Recently, I bought some material from the estate of a collector who had won Gold Medals in international stamp exhibitions. It surprised me that much of the postal history I had acquired was of below average quality. It was obvious that some of this was the fault of the collector: he had opened out envelopes, re-folded entire letters, trimmed roughly opened envelopes, scribbled on his material as if it was scrap paper. How do you get to win Gold Medals if you do that, I wondered?
I took a look at the FIP (Federation Internationale de Philatelie) rules for exhibits in the Traditional Philately and Postal History classes. They say that exhibits should aim to show material of the “highest available quality”. But when it comes to the allocation of Points by juries, only 10 points out of 100 are awarded for “Condition”.
I therefore propose a very simple rule change:
FIP wishes to encourage recognition of the fact that stamps and covers are autonomous, historically interesting artefacts which deserve careful treatment, handling and conservation in a state as close as possible to that in which they originally existed. In order to discourage dealer, expert and collector damage to items, FIP will increase the points allocated to the category “Condition” from 10 to 30, reducing other categories as indicated in the revised schedule.
Specifically, FIP Juries will regard all of the following as things which reduce the Condition of a particular item and make it ineligible for the award of Maximum points:
Stamps: hinges on mint stamps; absence of gum on stamps which were originally gummed; ownership, dealer or expert handstamps; ink and pencilled notes of any kind. Exhibits should be mounted in such a way as to enable Jurors to examine the backs of stamps.
Postal History: opening out of covers, trimming, re-folding; owner, dealer or expert handstamps; all ink and pencil markings including dealer prices and expert signatures (especially when in close proximity to stamps); evidence of the use of an eraser to remove pencilled markings. Exhibits should be mounted in such a way as to enable Jurors to examine the backs of covers and cards.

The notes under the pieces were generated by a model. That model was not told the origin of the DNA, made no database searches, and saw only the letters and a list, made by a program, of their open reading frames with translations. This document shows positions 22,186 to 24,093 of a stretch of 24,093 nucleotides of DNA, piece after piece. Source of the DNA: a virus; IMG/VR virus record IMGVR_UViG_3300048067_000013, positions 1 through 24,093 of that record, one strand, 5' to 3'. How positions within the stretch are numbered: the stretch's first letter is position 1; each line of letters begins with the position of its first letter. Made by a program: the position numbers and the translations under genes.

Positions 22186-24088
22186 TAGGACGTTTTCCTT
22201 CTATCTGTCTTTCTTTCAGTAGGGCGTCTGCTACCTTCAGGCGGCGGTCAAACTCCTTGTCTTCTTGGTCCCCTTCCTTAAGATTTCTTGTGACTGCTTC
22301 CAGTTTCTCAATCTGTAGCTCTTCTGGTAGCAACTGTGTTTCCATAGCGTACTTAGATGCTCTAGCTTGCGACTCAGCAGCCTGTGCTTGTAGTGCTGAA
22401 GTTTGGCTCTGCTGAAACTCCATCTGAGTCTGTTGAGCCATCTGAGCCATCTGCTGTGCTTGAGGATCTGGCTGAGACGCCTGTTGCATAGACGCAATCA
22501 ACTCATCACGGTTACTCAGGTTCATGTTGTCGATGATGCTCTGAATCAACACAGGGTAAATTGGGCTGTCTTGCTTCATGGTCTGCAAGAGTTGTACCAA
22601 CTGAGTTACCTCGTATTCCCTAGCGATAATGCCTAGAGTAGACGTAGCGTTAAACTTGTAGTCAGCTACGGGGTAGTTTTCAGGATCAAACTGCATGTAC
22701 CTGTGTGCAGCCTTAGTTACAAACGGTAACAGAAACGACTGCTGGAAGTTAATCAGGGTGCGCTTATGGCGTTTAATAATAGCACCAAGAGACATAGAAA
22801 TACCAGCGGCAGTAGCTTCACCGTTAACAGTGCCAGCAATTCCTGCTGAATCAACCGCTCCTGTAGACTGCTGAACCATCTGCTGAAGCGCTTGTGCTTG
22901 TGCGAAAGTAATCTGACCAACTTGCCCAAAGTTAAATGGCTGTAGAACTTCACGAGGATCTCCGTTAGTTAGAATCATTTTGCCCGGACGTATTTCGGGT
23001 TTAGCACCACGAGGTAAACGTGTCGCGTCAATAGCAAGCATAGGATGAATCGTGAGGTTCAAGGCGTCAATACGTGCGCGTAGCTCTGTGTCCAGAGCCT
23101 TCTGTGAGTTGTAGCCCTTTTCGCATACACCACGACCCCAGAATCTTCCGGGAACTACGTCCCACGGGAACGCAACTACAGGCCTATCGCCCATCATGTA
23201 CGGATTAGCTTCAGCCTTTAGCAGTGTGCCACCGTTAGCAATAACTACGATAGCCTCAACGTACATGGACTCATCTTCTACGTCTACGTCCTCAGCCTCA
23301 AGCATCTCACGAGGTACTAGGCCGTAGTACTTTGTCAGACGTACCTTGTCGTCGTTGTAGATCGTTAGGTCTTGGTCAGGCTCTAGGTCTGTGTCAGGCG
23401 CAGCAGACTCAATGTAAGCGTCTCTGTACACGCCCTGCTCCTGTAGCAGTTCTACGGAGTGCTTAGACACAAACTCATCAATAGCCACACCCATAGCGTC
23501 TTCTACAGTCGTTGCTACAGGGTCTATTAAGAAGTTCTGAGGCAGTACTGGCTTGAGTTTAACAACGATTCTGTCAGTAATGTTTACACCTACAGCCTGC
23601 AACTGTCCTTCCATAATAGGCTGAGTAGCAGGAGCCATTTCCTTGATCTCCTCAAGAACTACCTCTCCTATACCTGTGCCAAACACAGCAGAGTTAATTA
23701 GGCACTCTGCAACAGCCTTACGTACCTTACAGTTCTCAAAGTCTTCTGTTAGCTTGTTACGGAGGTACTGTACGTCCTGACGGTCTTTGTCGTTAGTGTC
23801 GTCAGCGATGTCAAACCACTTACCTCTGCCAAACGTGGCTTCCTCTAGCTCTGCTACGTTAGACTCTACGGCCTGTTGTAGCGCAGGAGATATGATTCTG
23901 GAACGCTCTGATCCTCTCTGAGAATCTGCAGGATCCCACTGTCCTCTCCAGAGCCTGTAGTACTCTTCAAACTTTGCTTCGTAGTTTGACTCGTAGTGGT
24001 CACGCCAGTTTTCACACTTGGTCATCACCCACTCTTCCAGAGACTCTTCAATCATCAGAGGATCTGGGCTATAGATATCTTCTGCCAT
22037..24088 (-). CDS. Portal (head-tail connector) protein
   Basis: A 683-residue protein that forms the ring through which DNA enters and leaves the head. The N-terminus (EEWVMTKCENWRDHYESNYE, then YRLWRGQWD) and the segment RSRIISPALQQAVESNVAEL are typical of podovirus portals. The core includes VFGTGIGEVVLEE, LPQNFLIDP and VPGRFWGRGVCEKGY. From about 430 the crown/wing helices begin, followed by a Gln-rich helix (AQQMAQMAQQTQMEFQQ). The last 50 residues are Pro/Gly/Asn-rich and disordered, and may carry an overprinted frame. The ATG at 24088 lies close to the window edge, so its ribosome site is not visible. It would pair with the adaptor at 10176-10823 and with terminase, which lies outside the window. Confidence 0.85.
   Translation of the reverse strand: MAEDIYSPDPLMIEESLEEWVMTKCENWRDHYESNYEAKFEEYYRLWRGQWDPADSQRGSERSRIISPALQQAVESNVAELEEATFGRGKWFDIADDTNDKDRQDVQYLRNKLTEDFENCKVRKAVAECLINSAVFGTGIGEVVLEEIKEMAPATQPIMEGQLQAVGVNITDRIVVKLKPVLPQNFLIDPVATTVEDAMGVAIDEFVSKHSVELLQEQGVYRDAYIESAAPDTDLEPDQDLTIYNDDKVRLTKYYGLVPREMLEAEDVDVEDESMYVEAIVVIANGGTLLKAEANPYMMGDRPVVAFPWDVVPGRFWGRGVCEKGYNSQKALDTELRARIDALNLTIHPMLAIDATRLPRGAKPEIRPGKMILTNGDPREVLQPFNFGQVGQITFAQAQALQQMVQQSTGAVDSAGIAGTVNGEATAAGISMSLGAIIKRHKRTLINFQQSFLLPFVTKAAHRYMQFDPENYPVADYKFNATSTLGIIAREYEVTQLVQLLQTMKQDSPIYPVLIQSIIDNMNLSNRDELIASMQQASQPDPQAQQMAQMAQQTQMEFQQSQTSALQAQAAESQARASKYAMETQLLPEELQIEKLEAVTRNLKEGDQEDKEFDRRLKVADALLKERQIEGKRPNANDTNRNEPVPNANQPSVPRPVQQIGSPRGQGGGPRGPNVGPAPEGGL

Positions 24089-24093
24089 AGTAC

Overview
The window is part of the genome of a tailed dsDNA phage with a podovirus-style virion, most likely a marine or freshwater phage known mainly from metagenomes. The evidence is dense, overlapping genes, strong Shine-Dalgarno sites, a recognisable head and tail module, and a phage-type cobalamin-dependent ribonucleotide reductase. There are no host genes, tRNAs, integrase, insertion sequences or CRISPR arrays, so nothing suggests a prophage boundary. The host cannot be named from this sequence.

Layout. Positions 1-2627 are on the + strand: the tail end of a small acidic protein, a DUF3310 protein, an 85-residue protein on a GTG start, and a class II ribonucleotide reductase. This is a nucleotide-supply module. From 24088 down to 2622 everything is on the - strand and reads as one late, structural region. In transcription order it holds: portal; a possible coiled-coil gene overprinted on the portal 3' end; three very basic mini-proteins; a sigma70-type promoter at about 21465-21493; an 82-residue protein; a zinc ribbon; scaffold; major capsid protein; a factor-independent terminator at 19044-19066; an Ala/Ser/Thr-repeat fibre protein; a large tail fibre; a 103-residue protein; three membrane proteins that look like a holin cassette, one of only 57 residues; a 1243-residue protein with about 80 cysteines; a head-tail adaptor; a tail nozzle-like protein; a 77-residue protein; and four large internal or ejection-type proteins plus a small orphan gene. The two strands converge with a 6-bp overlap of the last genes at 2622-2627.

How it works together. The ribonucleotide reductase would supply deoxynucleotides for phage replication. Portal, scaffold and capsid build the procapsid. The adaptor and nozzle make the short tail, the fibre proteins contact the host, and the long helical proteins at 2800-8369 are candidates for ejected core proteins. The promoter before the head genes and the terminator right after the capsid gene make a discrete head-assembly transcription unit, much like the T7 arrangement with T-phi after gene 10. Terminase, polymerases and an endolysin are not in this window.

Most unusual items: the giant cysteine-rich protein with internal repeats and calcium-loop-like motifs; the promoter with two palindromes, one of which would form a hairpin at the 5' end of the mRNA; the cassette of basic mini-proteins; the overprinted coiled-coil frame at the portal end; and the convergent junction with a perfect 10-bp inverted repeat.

Where a photographic Expert certificate is held, it should be mounted on the back of the relevant page of the exhibit. No other form of Expertising (handstamps, signatures) will be accepted.
Exhibitors are advised that in some cases it may cause further damage to an item to erase a pencilled note and they should use their judgment in deciding whether or not to erase. In some instances, they may wish to indicate on their Exhibit why they have decided not to erase such graffiti.
Er, that’s it.
I am not a judge or exhibitor,but it seems to me that you should only penalise a collector if he is the instigator of the damage. With very rare old material there may not be enough "good condition" stuff to go round, and in order to tell the story seconds ( to use a retail term ) may be necessary. However the onus on proving previous damage should be down to the exhibitor. Too strict application of your rule could restrict the educational value of exhibits. A gold medal is very nice, but exhibition of good material should be the final arbiter.ReplyDelete
Thanks Trevor I now know which field to concentrate on and gain those new skills in the "conservation" and "rehabilitation" of philatelic items. I will be able to "guarantee" that all the unnecessary graffiti, that will loose those vital marks, will be removed to the point that judges will be unable to tell (without extensive scientific analysis). Of course my fees will be very reasonable.ReplyDelete